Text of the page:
In a fresh attempt to avoid getting stung for enabling Russia to circumvent Western-imposed sanctions, Kazakhstan will from next month introduce an online system designed to track all goods entering and exiting the country.
The system, which a senior official has told Eurasianet is due to come into effect from April 1, appears to be the most concerted effort to date by Kazakhstan to demonstrate compliance with Western efforts to isolate Russia’s economy in reprisal for the ongoing invasion of Ukraine.
“Our government has repeatedly and very clearly stated that Kazakhstan does not apply any sanctions and restrictions in trade with Russia. However, it will not allow the circumvention of Western sanctions and will not become a platform for such circumvention,” the official said, speaking on condition of anonymity. “We understand all the risks of secondary sanctions, so we closely monitor our mutual trade with all partners.”
Those remarks accurately convey the complexity of the challenge facing Kazakhstan, which wants to avoid angering its belligerent and economically important neighbour to the north while continuing to cultivate fruitful ties with Europe and the United States.
“Kazakhstan has very historic ties with both Russia and Ukraine,” Tleuberdi said, speaking in English. “Our economies are interconnected for a long, long time, and that’s why definitely all this situation is quite heavy for us, for our economy, and we [are] trying to avoid any negative effects from the sanctions.”
The main obstacles to compliance are geography and the current trading regime under which Kazakhstan operates.
Kazakhstan and Russia are both members of the five-nation Eurasian Economic Union, also known by the acronyms EAEU and EEU. That means in theory that there are no customs checks on goods crossing their 7,600-kilometre (4,722-mile) border.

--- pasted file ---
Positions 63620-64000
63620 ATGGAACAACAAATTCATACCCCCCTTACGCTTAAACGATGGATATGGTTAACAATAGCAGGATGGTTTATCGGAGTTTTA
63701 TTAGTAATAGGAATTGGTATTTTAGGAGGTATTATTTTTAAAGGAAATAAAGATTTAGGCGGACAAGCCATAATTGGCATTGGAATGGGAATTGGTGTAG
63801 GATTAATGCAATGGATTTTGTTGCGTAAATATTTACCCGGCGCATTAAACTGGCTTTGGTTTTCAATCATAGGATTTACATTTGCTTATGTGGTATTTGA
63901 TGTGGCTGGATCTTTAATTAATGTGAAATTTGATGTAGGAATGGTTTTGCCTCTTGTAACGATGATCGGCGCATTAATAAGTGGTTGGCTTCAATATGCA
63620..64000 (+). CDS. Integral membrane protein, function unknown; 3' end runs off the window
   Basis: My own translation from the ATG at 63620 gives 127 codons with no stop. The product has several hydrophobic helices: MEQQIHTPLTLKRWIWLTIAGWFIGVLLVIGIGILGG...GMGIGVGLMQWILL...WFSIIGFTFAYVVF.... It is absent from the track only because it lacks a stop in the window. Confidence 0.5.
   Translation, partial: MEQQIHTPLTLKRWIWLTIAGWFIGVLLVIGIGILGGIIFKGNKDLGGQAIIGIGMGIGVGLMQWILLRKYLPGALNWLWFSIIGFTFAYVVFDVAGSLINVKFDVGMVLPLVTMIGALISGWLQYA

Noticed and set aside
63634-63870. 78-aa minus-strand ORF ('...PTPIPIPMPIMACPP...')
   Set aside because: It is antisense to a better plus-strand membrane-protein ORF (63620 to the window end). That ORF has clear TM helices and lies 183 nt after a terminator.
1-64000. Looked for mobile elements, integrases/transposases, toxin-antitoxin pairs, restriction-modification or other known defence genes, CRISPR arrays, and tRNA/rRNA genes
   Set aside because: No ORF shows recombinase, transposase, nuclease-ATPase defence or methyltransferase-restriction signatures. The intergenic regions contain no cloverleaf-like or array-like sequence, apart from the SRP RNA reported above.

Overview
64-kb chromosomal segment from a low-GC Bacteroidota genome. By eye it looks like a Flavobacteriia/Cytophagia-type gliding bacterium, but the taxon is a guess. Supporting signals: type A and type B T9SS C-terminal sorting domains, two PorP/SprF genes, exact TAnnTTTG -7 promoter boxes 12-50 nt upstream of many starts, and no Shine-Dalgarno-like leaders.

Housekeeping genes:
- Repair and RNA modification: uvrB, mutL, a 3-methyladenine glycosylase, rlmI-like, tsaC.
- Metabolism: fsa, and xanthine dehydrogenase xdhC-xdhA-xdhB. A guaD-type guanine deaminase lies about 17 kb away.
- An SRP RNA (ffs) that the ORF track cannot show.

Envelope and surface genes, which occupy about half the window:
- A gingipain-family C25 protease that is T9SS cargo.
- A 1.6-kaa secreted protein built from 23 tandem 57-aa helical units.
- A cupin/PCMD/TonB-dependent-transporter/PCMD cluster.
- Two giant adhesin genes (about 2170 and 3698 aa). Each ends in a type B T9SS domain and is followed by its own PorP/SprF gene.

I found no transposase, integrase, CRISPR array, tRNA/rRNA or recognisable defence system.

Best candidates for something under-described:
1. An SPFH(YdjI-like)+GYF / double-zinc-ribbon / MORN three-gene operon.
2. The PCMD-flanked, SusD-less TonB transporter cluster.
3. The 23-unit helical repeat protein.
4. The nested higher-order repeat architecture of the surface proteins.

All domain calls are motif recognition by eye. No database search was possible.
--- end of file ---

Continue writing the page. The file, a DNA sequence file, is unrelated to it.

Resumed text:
That has over recent years contributed to consolidating Russia’s role as Kazakhstan’s primary trading partner. So it was hardly any surprise that when the pipeline of Western goods to Russia was turned off, Moscow looked to its neighbours – such as Kazakhstan, but also other countries in Central Asia and the Caucasus – as a backdoor.
“Information collected by the Geneva-based Trade Data Monitor indicates that some sanctioned goods – particularly advanced semiconductors – are being diverted to Russia via third countries, many of which abruptly changed their trading habits following Russia’s invasion,” Bloomberg reported earlier this month.
The figures speak for themselves. In the calendar year before the war began, Kazakhstan exported a paltry $12,000 worth of advanced semiconductors to Russia. In 2022, this amount shot up to $3.7mn.
And then there are the figures that are more difficult to pin down. Anecdotal evidence suggests a growing shuttle-trading industry has emerged to fill the demand for high-tech consumer goods and other sought-after items.
Recently published research from the European Bank for Reconstruction and Development (EBRD) also “provides evidence suggestive of intermediated trade via [Russia’s] neighbouring economies being used to circumvent the sanctions.”